Recent Attention on Male Suicides and School Lockdowns
When Brad Hunstable posted a video about the loss of his 12-year-old boy, Hayden, it brought the social isolation and suicide deaths associated with COVID to the forefront. Suicide among school-aged children is becoming a larger concern as lockdowns extend. In Clark County Nevada, the number of suicides doubled from the previous year. Notable was the increase in suicides as school lockdowns wore on and children felt increasingly isolated.
A New York Times article by Erica Green, “Surge of Student Suicides Pushes Las Vegas Schools to Reopen,” focused on the increased suicides that may be associated with school lockdowns and feelings of isolation. Although the article concentrated on Clark County, Nevada and identified a few students from other places in the country, all six victims in the article were male. For those familiar with boys and men’s issues, eyebrows raised after reading Green’s article because advocates immediately recognized all the victims were male. One has to wonder, was Ms. Green aware of this fact? Or was Ms. Green sending a message: our boys are in trouble and we better do something about it.
Stories sensitive to boys and men’s issues have not been a consistent narrative in the Times for decades and happen quite infrequently. When stories include one gender in particular, it’s not uncommon to reference more detailed statistics. This did not happen in the Times article. Fuller exposés on boys and men is not common practice in much of public narratives and social policies. Higher male-suicide-deaths have been known for decades. Despite this knowledge, government policy continue to exclude boys and men.
A review of data from the Centers for Disease Control reveals that males accounted for 78% of all suicide deaths from 2009 to 2018 (Table 1). The numbers of school-aged children and college-aged children suffering from depression and suicide, specifically boys and young men, should be setting off alarm bells.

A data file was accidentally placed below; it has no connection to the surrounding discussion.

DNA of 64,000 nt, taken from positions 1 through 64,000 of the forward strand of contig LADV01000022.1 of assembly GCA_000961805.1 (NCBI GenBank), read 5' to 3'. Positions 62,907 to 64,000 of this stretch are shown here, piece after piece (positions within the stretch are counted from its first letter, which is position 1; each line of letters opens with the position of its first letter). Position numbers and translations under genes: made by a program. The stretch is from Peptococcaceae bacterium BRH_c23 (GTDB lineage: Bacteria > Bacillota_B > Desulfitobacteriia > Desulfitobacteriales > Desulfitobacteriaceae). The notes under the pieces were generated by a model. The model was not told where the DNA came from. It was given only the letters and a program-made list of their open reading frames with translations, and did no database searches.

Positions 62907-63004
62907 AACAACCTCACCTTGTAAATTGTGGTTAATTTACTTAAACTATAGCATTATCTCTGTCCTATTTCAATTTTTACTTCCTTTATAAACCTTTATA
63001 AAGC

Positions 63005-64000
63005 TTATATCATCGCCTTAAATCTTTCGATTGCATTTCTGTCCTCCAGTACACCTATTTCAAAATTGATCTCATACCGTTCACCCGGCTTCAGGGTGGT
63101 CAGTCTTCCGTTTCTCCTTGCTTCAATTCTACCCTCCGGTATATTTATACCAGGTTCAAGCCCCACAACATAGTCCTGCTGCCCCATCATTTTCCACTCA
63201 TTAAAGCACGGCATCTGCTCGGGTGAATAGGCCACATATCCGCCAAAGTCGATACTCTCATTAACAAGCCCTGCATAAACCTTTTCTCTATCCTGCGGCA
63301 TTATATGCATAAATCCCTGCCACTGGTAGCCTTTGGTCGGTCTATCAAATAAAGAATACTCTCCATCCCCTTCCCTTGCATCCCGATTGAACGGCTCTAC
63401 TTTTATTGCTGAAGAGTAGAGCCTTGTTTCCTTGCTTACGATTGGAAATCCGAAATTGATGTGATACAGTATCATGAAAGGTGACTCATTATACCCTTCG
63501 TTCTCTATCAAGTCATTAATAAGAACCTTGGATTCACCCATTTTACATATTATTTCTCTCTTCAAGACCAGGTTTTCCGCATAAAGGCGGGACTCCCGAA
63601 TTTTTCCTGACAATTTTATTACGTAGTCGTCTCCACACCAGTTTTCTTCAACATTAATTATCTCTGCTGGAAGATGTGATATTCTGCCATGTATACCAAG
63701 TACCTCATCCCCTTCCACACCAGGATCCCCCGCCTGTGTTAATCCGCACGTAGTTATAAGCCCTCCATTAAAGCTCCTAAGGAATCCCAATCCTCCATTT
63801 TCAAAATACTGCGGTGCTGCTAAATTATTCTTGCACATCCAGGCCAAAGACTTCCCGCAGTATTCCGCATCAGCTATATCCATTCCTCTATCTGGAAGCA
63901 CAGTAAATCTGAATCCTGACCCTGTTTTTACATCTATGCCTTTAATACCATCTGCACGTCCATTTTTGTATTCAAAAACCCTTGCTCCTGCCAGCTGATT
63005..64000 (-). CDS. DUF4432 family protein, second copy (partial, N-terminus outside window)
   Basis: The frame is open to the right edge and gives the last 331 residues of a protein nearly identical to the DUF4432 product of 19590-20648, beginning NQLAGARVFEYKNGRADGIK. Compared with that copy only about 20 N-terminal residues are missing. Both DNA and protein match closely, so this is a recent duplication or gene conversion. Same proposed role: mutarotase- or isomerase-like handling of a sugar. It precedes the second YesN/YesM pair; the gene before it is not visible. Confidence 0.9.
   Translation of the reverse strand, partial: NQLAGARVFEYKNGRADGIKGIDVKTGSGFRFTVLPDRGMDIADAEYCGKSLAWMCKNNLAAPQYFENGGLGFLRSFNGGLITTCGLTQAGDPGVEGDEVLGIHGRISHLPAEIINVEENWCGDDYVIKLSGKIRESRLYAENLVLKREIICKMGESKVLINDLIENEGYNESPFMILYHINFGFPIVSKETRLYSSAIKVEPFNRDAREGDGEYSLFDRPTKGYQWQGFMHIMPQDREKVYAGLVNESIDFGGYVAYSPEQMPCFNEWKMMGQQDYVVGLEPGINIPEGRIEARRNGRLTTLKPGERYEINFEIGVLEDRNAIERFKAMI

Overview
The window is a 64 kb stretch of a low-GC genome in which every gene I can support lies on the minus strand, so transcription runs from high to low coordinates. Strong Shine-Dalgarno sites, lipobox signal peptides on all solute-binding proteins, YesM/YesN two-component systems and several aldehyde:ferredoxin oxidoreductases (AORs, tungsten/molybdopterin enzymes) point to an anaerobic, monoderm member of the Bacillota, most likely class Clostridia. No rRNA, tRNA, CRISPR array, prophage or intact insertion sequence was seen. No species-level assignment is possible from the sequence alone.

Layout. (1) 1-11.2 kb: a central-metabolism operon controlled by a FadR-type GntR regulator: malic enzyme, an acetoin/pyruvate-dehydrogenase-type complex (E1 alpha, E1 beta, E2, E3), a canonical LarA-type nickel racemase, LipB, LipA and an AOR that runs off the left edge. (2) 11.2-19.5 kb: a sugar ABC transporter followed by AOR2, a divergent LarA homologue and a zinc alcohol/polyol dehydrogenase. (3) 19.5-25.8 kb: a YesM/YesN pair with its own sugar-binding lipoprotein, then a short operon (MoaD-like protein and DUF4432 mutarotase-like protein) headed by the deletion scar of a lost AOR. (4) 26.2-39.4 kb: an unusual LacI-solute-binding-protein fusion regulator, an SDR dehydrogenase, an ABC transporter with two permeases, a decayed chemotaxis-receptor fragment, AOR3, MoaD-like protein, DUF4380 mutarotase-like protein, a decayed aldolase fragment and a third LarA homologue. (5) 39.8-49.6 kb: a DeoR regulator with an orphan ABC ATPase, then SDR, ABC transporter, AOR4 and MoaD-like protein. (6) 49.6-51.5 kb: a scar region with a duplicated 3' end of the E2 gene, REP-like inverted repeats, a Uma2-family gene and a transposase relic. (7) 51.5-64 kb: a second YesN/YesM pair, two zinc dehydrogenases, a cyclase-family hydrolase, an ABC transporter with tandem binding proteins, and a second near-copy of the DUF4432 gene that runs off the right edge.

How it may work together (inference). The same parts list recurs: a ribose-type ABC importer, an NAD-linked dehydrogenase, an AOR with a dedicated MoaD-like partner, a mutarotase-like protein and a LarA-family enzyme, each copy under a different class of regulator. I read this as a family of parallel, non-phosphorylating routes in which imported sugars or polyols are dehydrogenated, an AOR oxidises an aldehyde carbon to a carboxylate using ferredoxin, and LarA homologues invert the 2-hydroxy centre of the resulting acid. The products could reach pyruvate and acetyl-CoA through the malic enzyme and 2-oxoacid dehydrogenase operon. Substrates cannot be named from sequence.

GIBM looked at suicide deaths of boys and girls 10-14 years-of-age and 15 to 24 years-of-age from 2009 to 2018 to get a clearer understanding of the data. Boys 10 to 14 years-of-age accounted for 66% of suicide deaths (Table 2). During the same period, suicide deaths among boys 15 to 24 years-of-age was 81% (Table 3). For every female suicide death there were 4.2 male suicide deaths. Feelings of despair, isolation, and self-worth surge for boys who feel a real lack of purpose. The same often holds true for older men, ages 65 to 74 and 75 and over who represent 80% and 87% of suicide deaths respectively in their age groups. There are few narratives championing boys and men's policies. Suicide data as well as opioid data reveals that boys who should be thinking of promising futures and opportunities are more marginalized than ever. Older men, who should be indulging in the wisdom of their age, find it harder to approach and settle into the golden years with a sense of appreciation and welcome. The social and political narrative has been abrasive to nearly all boys and men.
Inclusive policies and councils do more than help people and ensure equal protections. They acknowledge that we all matter. For those rightly disappointed about the new White House Gender Policy Council’s exclusion of boys and men, suicide data and school data are two of the many reasons to push for a dramatic policy change at local, state, and federal levels regarding boys and men.
The lack of action speaks to a larger social avoidance of male issues and the need for more women to step-up and into the arena of defending boys and men. More men need to be willing to take greater risks, make stronger political stances, address their political leaders, and demand greater political action. The time is now for basic human rights afforded to all citizens, male and female.
National Suicide Prevention Hotline: 800-273-8255
To learn more about Brad Hunstable's Son Hayden,
go to Hayden's Corner